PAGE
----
A close look at the unemployment figures shows that while white males are taking it on the chin in this recession, women and people of color are down for the count.
Although, in this recession, unemployment is rising faster for whites than for African Americans, the fact is that the jobless rate for minorities is still significantly higher than that of whites and has been for a long time. And with this recession looking to be long and deep, these higher rates of unemployment could have dramatic consequences for economic security, homeownership and child poverty rates, among other things.
Testifying last month before a U.S. House committee, Algernon Austin, director of the Program on Race, Ethnicity and the Economy at the Economic Policy Institute (EPI), pointed out that in this recession, America's racial and ethnic minorities are hurting more than the average worker.
For example, in September 2009, the white unemployment rate reached a high of 9 percent. However, the African American unemployment rate was more than 70 percent higher--15.4 percent.
For the 11 months prior to the start of the recession in December 2007, black workers' unemployment rate averaged 8.2 percent. It was not until April of this year that the white jobless rate reached 8 percent.
Even in "good" economic times, minority communities suffer from rates of unemployment that are often double those of white workers.
At the same time, Hispanic Americans have experienced the greatest percentage increase in their unemployment rate. The Hispanic unemployment rate was 6.2 percent in December 2007. It more than doubled to reach 12.7 percent in September of this year.
When you factor in workers who are not counted in the official unemployment figures because they are too discouraged to look for work, the numbers go even higher--reaching 20.9 percent for African American males, 14.7 percent for Hispanic males and 11.8 percent for white males in 2007, according to Austin's analysis.
Add in the underemployment rate of workers who would like to work full-time but only have part-time work and the picture gets even bleaker. Nearly one in four Hispanics (23.8 percent) and African Americans (23.4 percent) are unemployed or underemployed.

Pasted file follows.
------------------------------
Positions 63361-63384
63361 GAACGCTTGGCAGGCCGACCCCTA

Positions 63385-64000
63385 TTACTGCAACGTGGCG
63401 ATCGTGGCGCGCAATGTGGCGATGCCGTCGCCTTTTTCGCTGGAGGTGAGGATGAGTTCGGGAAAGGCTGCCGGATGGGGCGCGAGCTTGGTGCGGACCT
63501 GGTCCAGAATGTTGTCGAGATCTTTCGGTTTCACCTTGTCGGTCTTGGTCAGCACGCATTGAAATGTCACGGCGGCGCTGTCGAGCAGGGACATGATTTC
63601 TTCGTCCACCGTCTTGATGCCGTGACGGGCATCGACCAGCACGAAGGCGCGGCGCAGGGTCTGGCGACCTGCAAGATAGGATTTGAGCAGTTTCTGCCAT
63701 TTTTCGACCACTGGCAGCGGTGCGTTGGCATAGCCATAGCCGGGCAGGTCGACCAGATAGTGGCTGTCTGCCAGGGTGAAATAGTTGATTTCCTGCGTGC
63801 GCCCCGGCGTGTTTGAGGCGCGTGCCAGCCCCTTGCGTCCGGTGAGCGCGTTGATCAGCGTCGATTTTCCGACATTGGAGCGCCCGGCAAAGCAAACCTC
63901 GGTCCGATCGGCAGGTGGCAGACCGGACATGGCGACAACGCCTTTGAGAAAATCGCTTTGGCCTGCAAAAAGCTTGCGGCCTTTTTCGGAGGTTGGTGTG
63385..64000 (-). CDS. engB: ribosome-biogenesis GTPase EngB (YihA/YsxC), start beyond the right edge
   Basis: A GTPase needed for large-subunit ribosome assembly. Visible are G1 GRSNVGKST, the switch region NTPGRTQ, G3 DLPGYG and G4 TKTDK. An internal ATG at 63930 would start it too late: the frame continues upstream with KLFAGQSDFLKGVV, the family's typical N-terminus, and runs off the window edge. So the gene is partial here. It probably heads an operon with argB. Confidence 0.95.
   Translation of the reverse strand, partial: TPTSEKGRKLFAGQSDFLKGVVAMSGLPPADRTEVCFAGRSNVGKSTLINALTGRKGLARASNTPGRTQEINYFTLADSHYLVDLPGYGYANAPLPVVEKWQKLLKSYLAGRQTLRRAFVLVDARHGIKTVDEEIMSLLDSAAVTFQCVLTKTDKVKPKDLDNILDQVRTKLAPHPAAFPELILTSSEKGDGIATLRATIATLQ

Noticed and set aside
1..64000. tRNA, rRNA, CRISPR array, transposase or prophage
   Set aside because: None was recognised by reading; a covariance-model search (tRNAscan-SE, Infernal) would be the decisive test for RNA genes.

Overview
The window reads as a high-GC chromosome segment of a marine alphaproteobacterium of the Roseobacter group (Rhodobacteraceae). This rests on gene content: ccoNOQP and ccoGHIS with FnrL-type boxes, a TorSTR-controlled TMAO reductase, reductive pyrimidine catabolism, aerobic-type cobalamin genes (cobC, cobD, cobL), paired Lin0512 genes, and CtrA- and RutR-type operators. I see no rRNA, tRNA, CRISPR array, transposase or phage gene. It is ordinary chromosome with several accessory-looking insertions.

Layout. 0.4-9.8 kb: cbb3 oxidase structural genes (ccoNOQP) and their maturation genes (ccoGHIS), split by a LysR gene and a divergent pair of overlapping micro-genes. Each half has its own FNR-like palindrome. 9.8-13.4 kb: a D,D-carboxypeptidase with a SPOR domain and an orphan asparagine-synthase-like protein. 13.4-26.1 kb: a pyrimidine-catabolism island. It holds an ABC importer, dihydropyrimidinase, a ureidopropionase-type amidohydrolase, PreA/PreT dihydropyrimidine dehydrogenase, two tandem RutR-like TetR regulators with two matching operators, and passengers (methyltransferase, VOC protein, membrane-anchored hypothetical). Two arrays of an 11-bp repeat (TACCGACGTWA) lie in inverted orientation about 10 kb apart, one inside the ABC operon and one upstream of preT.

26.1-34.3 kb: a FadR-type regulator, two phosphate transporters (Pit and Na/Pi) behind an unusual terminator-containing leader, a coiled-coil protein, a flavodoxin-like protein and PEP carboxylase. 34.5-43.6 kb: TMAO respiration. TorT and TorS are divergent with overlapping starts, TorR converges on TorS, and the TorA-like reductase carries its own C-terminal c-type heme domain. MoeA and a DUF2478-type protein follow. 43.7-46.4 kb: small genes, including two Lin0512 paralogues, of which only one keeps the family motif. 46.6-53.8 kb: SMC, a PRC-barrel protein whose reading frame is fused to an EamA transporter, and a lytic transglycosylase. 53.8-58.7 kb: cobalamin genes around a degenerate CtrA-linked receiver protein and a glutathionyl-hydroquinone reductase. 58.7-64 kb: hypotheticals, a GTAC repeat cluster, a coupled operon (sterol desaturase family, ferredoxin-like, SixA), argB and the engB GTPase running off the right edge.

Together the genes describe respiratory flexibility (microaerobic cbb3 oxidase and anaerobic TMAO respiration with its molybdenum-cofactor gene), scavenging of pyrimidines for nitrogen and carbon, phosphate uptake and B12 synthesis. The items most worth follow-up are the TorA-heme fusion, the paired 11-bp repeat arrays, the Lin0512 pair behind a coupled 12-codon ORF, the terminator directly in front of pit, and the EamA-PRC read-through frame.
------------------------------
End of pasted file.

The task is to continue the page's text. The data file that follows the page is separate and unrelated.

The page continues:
The prospects for young workers of color are even worse. Just 10 years ago, 60 percent of 16-24-year-olds had a job. Today, just 48 percent do, the lowest rate of young worker employment since World War II. Young workers are nearly twice as likely to be unemployed as the overall population--18 percent, compared with the overall unemployment rate of 9.8 percent. The jobless rate soars to 27.3 percent for young African American workers and 21.3 percent for young Hispanic workers.
For women, who actually have a lower jobless rate than men, the official numbers don't tell the full story. Working women also have been hurt by manufacturing job loss during this recession. The impact is often worse for women because many are single parents.
A new report by the public policy research group Demos shows when women lose manufacturing jobs, they rarely manage to get back into jobs with similar pay or benefits.
One reason women workers are so adversely affected by manufacturing job loss is that they are concentrated in industries that have been drastically affected by the surge in cheap imports over the past decade, such as textiles, apparel and leather. Women make up more than 50 percent of the total workforce in these industries. Faced with high levels of foreign competition, these jobs have had high levels of trade-related job displacement.
The authors estimate the industries with the highest percentage of women workers lost nearly 500,000 jobs between 1999 and 2008. And when women do get new jobs, they still are hurting because they get paid less. Women are still paid only 77 cents to every dollar paid to a man, and with the price of everyday necessities going up, women who support families are finding it harder and harder to make ends meet.
Lisa Belkin, writing in the New York Times, says women also are concentrated in lower-paying industries, like health care and education, where there have been fewer layoffs, rather than in higher-paying realms, like finance, construction and manufacturing, which have contracted.
This economic crisis is a jobs crisis, and there can be no strong and sustainable recovery until employment begins to grow. The Obama administration's aggressive actions have clearly brought us "back from the brink" of what might have been a second Great Depression, but we will need a lot more sustained and expanded fiscal stimulus and direct job creation if we are to see a robust recovery.
The Obama administration and Congress should continue to extend unemployment benefits and bolster aid to budget-constrained states and cities. Further, the administration must speed public investment in education and training, repairing our nation's deteriorating infrastructure and building a greener economy.
Working Americans, male and female, of all races and ethnicities, also need the Employee Free Choice Act to ensure that when our economy rebounds women and people of color will be able to share in the recovery.